Real Cooking

The car fell silent as we started down Kansas Highway 150. M y husband and children had accompanied me to the Kansas Sampler Festival in Ottawa, where I had done my duty as a member of the Hillsboro Convention and Visitors Bureau.

Now, we were making our way home, our van laden with boxes of tourism brochures and “Spend the day in Hillsboro” displays.

Over the course of last Sunday the Jost family, along with fellow CVB member Sonya Fisher, had spent hours talking to a thousand people or more promoting Hillsboro and the rest of Marion County as a tourism destination.

But now, as we entered the Flint Hills at sunset, the car became still and soundless. My tongue was tired and my throat had grown gravely over the coarse of the day. But the silence came not from the overuse of my voice, it came from an overwhelming sense of sadness.

The morning before, our phone rang in the early hours before any of us had ventured out of bed. My husband answered, speaking in hushed tones and then he was up and out of the house.

I remember thinking he probably had something to attend to at the farm as I drifted back to sleep. I didn’t know that he had just received news of the Richard Thayer family being caught in a fire that not only destroyed their home and its contents, but took the life of Richard’s wife, Mary Esther, and five of their precious children.

Later he told me he let me sleep so as to shorten the time I had to deal with the shock and sadness. As it happened, it wasn’t until I had gotten into town to do some Saturday morning errands, that I heard about the tragedy that had occurred.

I had just gotten back to the house when Keith came home and walked into the kitchen to tell me about the Thayers.

“What will I ever say when I see Richard?”my husband agonized. “‘Sorry for your loss’ just doesn’t seem to be enough.”

We aren’t close friends of the Thayers, not even true neighbors. But Richard had been instrumental in helping us find another Amish family who worked for us on our farm. It had been Richard and his sons who brought the Keipfer family to our home for introductions and chocolate chip cookies. And it was Richard and his sons who filled in during milking when we were short staffed.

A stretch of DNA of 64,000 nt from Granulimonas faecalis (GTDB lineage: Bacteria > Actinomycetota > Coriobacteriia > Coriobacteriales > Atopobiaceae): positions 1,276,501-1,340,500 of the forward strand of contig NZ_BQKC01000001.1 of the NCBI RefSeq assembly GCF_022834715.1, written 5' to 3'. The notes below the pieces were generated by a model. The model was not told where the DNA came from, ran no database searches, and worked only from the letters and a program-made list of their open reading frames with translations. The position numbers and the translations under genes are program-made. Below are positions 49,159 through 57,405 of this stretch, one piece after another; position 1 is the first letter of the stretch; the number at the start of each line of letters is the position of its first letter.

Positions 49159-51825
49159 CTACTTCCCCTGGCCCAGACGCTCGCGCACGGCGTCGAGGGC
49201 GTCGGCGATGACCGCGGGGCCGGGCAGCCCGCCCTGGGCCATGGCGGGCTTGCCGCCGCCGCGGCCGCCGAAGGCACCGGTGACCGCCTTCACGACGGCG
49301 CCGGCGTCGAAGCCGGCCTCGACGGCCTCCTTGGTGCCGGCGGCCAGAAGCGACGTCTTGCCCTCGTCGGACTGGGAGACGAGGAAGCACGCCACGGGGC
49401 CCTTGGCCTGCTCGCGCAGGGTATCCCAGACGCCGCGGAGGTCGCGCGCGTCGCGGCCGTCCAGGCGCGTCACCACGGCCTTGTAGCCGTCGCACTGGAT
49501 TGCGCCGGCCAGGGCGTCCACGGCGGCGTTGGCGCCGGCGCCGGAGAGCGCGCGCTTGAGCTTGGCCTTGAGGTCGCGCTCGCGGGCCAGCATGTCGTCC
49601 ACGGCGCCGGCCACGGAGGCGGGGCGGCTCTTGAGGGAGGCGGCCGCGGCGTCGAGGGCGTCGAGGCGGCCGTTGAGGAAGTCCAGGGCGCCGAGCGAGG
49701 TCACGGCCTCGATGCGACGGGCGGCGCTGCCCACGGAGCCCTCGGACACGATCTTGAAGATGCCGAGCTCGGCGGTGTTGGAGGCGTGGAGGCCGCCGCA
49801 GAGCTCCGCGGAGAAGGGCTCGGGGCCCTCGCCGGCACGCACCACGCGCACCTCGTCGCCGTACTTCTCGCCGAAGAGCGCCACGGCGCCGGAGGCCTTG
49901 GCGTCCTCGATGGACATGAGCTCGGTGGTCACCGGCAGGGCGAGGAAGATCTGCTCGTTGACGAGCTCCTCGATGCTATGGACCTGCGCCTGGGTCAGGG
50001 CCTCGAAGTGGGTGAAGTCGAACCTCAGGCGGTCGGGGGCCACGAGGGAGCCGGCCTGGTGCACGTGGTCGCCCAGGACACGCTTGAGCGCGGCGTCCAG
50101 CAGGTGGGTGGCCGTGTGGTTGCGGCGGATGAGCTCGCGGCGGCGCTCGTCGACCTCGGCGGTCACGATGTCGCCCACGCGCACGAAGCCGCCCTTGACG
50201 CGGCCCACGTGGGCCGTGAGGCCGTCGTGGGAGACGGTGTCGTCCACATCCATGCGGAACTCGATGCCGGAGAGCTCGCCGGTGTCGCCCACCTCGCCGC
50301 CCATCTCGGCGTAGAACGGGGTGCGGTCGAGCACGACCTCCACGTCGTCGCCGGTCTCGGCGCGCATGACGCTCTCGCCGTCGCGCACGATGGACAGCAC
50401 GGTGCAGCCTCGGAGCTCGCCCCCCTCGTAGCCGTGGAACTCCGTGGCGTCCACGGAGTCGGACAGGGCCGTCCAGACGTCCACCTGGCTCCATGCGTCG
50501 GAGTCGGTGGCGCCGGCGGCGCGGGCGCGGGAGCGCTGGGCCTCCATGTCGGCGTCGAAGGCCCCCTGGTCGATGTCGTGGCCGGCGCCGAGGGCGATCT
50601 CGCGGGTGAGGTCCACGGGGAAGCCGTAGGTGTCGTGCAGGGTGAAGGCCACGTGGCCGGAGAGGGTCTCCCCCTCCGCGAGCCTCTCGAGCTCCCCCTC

A relationship had started and now the occasional meeting would bring cheery hellos and snippets of conversation.

And now, such tragedy had befallen this lovely family.

It was almost too much to take.

As we rode through the Flint Hills on that Sunday evening, I stared out the window and offered a prayer to heaven on behalf of Richard and his remaining children, the faces of his little girls popping up in my mind as I spoke silently to God.

I remembered the last time I saw Richard and Mary Esther together. They were walking down a street in Hillsboro, hand in hand, without any of their children tagging along behind. I remember they were speaking to each other, looking into one another’s eyes and sharing something that seemed to have tickled their funny bones.

Now my heart ached for the loss. The loss of wife, the loss of child, the loss of home. Each one crushing in itself, now the grief magnified by the loss of so many.

And the silence in the car seemed right to me. A poem by W.H. Auden sprang to mind and, even though the last line has always troubled me, it captured what I was feeling at the time-the enormous pain, the stifling questions of why these tragedies happen. In the face of such sorrow, it seemed only right that everything should just stop. Everyone, even nature itself should stop and grieve.

There is no doubt in my mind that Mary Esther and her girls stand in Glory today. They are at peace with their Lord-there is no pain, there is no fear. And life here on earth will continue.

God will bless us with healing. But for now, there is crushing sadness.

I leave you with this poem instead of a recipe.

* * *

Funeral Blues

by W.H. Auden

Stop all the clocks, cut off the telephone,

Prevent the dog from barking with a juicy bone,

Silence the pianos and with muffled drum

Bring out the coffin, let the mourners come.

Let airplanes circle moaning overhead

Scribbling on the sky the message ‘He is Dead.’

Put crepe bows ’round the white necks of public doves,

Let the traffic policemen wear black cotton gloves.

He was my North, my South, my East and West.

My working week and my Sunday rest,

My noon, my midnight, my talk, my song;

I thought that love would last forever; I was wrong.

The stars are not wanted now; put out every one;

Pack up the moon and dismantle the sun;

Pour away the ocean and sweep up the wood;

For nothing now can ever come to any good.

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